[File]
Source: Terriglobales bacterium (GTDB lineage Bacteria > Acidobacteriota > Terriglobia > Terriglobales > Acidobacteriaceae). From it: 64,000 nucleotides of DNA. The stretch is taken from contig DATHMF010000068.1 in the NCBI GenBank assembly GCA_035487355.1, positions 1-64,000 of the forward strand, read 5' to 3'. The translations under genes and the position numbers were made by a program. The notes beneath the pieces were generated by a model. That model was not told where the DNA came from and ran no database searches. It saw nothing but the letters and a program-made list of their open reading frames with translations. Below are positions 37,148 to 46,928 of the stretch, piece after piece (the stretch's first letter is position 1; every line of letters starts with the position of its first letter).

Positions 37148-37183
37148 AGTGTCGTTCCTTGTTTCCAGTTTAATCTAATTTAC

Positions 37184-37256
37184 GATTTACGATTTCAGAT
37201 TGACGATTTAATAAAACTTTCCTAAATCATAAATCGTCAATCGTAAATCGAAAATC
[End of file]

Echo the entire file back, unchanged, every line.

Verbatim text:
Source: Terriglobales bacterium (GTDB lineage Bacteria > Acidobacteriota > Terriglobia > Terriglobales > Acidobacteriaceae). From it: 64,000 nucleotides of DNA. The stretch is taken from contig DATHMF010000068.1 in the NCBI GenBank assembly GCA_035487355.1, positions 1-64,000 of the forward strand, read 5' to 3'. The translations under genes and the position numbers were made by a program. The notes beneath the pieces were generated by a model. That model was not told where the DNA came from and ran no database searches. It saw nothing but the letters and a program-made list of their open reading frames with translations. Below are positions 37,148 to 46,928 of the stretch, piece after piece (the stretch's first letter is position 1; every line of letters starts with the position of its first letter).

Positions 37148-37183
37148 AGTGTCGTTCCTTGTTTCCAGTTTAATCTAATTTAC

Positions 37184-37256
37184 GATTTACGATTTCAGAT
37201 TGACGATTTAATAAAACTTTCCTAAATCATAAATCGTCAATCGTAAATCGAAAATC